By Michael Ollove
A temporary bump in Medicaid fees paid to primary care doctors, an Affordable Care Act provision intended to get more physicians to accept Medicaid patients, will expire at the end of this month.
Congress did not extend the higher rates, so unless states take action themselves or the new Congress revisits the issue, primary care doctors in Medicaid will see their fees fall by an average of nearly 43 percent starting in January, according to a new report from the Urban Institute.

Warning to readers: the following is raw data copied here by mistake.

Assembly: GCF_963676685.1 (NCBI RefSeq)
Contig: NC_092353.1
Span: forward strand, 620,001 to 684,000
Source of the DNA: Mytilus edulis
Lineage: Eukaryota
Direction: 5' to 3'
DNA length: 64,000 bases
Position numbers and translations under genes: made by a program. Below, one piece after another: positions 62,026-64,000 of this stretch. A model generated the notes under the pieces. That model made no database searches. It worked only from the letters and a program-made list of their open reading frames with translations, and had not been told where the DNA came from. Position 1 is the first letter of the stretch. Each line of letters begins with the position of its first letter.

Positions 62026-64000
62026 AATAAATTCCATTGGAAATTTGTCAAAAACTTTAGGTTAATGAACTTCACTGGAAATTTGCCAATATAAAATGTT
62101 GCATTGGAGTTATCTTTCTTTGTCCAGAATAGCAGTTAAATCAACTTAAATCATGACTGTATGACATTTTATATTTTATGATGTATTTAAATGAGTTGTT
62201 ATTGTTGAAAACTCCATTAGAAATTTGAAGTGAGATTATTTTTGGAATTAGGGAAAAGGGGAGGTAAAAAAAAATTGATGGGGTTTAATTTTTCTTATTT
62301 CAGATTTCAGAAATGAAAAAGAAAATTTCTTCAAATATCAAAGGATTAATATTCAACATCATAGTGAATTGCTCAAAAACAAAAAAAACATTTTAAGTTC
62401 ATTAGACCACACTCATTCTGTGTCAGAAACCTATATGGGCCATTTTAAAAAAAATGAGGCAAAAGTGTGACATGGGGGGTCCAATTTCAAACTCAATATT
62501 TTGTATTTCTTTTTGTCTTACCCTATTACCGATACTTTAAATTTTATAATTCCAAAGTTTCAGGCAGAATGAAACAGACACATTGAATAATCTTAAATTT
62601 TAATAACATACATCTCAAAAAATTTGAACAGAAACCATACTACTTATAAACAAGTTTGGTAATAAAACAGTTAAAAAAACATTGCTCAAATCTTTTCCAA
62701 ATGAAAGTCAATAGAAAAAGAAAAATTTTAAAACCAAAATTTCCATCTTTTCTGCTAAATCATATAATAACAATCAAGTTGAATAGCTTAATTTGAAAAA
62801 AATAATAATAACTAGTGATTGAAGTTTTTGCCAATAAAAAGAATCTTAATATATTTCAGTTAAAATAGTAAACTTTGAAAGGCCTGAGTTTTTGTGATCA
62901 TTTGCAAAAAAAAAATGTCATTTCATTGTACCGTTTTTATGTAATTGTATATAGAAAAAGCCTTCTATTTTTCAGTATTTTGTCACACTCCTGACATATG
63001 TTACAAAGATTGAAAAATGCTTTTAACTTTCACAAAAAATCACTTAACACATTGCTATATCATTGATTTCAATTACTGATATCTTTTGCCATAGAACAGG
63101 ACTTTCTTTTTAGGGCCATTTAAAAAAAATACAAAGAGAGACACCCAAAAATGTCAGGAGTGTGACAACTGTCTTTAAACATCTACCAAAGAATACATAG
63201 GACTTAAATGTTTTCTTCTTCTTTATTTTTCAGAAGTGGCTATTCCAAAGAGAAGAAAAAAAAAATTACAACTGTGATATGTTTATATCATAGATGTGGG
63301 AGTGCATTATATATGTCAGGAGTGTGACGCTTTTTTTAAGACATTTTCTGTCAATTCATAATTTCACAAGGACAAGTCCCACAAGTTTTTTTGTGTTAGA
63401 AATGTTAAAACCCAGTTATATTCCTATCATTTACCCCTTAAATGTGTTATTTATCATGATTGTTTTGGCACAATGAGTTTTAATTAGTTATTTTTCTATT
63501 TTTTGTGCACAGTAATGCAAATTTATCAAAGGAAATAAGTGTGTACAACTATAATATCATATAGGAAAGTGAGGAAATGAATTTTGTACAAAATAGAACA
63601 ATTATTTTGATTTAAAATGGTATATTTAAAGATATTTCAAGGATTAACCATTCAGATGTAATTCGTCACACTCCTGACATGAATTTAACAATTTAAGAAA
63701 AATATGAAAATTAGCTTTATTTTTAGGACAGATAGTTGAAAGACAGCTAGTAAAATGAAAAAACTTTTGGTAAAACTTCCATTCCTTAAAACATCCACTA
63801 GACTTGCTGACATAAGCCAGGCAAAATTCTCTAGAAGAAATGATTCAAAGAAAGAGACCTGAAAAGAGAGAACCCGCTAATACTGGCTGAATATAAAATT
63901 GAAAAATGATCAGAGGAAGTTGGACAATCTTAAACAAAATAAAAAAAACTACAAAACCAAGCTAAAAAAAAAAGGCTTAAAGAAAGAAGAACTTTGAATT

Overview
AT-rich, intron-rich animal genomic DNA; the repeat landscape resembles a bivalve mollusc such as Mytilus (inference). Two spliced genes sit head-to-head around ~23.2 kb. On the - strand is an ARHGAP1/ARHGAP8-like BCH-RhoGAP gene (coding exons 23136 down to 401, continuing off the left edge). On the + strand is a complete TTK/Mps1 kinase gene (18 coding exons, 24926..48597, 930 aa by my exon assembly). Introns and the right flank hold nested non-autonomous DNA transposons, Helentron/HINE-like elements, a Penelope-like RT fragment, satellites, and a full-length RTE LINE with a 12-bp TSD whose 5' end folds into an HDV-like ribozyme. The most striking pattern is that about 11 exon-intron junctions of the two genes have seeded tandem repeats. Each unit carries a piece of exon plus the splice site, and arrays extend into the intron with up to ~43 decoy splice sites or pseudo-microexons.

Unless action is taken primary care doctors in Medicaid will see their fees fall by an average of nearly 43 percent starting in January.
“It’s expiring before it’s been evaluated,” said Sandra Decker, a researcher at the National Center for Health Statistics, an arm of the Centers for Disease Control and Prevention.
Decker, who has published widely on the Medicaid physician workforce, said she will analyze the impact of the fee increase, but doubts her results will be complete before the end of next year.
Still, she noted, past evidence indicates that Medicaid pay increases spur participation by physicians. She predicted that the lower fees will make it harder for Medicaid patients to find doctors willing to see them or that they will have to endure long waits to see doctors who accept Medicaid patients.